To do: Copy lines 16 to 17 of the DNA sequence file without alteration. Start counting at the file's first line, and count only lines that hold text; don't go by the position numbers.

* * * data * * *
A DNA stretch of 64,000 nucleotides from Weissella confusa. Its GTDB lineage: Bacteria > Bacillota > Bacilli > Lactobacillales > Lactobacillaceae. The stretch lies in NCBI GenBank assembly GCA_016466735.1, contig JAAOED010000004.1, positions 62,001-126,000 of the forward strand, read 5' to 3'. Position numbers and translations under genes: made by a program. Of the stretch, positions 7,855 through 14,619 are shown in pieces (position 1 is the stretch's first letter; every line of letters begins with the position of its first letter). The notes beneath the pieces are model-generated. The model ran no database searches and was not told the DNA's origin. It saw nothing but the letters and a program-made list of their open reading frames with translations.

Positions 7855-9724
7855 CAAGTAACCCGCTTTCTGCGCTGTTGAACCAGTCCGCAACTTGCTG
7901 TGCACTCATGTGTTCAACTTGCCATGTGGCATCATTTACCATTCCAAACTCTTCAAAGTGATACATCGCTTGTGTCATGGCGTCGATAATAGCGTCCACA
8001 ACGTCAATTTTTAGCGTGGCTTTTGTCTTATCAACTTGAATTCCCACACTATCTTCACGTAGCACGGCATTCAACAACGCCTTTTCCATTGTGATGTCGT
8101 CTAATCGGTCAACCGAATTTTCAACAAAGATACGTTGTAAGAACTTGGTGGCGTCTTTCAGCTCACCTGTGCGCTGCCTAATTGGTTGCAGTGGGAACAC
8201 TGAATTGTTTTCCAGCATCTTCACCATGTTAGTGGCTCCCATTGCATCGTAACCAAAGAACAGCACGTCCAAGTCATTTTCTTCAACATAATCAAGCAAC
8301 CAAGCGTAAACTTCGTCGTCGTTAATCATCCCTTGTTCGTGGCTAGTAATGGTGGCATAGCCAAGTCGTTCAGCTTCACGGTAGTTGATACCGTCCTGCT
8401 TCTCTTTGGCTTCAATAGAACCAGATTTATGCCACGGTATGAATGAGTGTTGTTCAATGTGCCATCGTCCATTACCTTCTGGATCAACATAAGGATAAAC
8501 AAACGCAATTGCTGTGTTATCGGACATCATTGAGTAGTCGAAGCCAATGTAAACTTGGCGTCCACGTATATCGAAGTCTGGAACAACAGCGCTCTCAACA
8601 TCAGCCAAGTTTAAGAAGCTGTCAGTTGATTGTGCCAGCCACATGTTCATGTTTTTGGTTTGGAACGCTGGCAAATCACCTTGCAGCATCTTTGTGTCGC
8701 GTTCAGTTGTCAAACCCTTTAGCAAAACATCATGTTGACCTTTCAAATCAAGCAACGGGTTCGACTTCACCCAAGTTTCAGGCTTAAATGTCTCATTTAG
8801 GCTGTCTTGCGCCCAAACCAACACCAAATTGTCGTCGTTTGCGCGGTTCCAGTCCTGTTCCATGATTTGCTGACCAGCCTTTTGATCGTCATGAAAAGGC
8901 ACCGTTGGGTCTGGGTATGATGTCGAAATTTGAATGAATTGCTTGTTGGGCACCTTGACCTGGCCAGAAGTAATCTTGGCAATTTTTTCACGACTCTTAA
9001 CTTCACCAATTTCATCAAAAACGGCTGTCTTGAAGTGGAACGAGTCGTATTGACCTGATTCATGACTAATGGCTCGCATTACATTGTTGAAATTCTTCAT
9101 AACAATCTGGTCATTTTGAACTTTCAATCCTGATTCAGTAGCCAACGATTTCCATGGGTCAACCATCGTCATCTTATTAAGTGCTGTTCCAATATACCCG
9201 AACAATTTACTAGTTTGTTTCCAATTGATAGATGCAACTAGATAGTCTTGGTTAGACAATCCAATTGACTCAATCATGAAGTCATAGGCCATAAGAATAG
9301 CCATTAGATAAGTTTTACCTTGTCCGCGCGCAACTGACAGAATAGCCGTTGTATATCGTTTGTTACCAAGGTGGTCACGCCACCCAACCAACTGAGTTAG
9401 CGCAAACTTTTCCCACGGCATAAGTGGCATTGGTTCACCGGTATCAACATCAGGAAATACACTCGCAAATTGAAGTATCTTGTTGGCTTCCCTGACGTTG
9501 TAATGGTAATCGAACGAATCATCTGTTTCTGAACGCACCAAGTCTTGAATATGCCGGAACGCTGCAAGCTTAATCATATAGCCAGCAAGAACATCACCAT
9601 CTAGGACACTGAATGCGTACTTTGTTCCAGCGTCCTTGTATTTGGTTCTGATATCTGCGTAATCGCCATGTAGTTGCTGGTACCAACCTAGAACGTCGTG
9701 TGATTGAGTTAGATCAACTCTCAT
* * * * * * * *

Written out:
9101 AACAATCTGGTCATTTTGAACTTTCAATCCTGATTCAGTAGCCAACGATTTCCATGGGTCAACCATCGTCATCTTATTAAGTGCTGTTCCAATATACCCG
9201 AACAATTTACTAGTTTGTTTCCAATTGATAGATGCAACTAGATAGTCTTGGTTAGACAATCCAATTGACTCAATCATGAAGTCATAGGCCATAAGAATAG